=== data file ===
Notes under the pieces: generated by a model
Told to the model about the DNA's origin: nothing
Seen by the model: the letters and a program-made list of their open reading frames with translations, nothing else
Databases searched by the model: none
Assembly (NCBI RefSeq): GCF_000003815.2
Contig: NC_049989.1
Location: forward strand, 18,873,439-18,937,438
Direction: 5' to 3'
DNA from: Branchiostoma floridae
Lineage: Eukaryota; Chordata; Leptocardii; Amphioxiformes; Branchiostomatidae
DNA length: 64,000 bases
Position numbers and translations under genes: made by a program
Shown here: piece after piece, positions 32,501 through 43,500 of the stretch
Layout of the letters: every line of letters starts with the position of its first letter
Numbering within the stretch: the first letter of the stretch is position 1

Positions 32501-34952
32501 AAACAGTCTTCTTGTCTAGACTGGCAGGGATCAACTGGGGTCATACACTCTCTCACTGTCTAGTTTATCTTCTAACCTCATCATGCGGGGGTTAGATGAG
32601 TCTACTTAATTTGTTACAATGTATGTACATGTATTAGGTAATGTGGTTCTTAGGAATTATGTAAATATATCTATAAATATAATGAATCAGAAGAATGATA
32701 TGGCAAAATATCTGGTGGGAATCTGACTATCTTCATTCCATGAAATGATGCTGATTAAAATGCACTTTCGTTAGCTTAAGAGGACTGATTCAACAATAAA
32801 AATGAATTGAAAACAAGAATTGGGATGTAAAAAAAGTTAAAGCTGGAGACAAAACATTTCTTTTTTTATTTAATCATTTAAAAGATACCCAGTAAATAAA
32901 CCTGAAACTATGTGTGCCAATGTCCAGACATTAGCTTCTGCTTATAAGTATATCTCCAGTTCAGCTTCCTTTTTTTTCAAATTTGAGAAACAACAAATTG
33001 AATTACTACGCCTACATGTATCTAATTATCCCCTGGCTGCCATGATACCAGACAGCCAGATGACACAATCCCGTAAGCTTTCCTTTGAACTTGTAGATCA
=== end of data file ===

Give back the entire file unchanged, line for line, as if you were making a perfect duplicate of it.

Notes under the pieces: generated by a model
Told to the model about the DNA's origin: nothing
Seen by the model: the letters and a program-made list of their open reading frames with translations, nothing else
Databases searched by the model: none
Assembly (NCBI RefSeq): GCF_000003815.2
Contig: NC_049989.1
Location: forward strand, 18,873,439-18,937,438
Direction: 5' to 3'
DNA from: Branchiostoma floridae
Lineage: Eukaryota; Chordata; Leptocardii; Amphioxiformes; Branchiostomatidae
DNA length: 64,000 bases
Position numbers and translations under genes: made by a program
Shown here: piece after piece, positions 32,501 through 43,500 of the stretch
Layout of the letters: every line of letters starts with the position of its first letter
Numbering within the stretch: the first letter of the stretch is position 1

Positions 32501-34952
32501 AAACAGTCTTCTTGTCTAGACTGGCAGGGATCAACTGGGGTCATACACTCTCTCACTGTCTAGTTTATCTTCTAACCTCATCATGCGGGGGTTAGATGAG
32601 TCTACTTAATTTGTTACAATGTATGTACATGTATTAGGTAATGTGGTTCTTAGGAATTATGTAAATATATCTATAAATATAATGAATCAGAAGAATGATA
32701 TGGCAAAATATCTGGTGGGAATCTGACTATCTTCATTCCATGAAATGATGCTGATTAAAATGCACTTTCGTTAGCTTAAGAGGACTGATTCAACAATAAA
32801 AATGAATTGAAAACAAGAATTGGGATGTAAAAAAAGTTAAAGCTGGAGACAAAACATTTCTTTTTTTATTTAATCATTTAAAAGATACCCAGTAAATAAA
32901 CCTGAAACTATGTGTGCCAATGTCCAGACATTAGCTTCTGCTTATAAGTATATCTCCAGTTCAGCTTCCTTTTTTTTCAAATTTGAGAAACAACAAATTG
33001 AATTACTACGCCTACATGTATCTAATTATCCCCTGGCTGCCATGATACCAGACAGCCAGATGACACAATCCCGTAAGCTTTCCTTTGAACTTGTAGATCA